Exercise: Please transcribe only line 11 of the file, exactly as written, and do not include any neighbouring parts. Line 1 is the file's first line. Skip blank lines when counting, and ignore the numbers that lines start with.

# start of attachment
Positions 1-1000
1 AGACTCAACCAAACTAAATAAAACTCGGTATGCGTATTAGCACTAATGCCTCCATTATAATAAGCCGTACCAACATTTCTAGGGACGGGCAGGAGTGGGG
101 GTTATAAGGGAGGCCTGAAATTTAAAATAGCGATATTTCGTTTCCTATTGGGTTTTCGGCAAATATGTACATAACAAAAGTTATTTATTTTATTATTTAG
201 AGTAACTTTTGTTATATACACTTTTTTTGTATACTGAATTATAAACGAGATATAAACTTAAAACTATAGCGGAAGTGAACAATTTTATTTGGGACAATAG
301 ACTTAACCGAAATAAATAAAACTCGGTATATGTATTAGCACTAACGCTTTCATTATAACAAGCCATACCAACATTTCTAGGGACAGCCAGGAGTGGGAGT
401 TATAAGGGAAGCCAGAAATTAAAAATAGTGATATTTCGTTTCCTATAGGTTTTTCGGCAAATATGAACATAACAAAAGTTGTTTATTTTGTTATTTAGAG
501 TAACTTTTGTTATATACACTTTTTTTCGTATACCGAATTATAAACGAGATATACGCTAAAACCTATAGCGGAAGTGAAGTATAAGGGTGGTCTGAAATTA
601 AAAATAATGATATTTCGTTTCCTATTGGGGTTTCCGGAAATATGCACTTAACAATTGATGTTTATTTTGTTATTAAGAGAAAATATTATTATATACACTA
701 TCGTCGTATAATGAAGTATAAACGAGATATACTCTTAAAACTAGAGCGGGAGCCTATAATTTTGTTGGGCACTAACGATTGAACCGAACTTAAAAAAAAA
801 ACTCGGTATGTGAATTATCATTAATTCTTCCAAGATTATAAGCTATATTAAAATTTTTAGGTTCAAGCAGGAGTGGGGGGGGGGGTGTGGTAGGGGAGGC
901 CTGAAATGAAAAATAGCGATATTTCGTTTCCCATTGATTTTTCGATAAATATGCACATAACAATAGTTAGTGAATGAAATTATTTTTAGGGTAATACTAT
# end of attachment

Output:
901 CTGAAATGAAAAATAGCGATATTTCGTTTCCCATTGATTTTTCGATAAATATGCACATAACAATAGTTAGTGAATGAAATTATTTTTAGGGTAATACTAT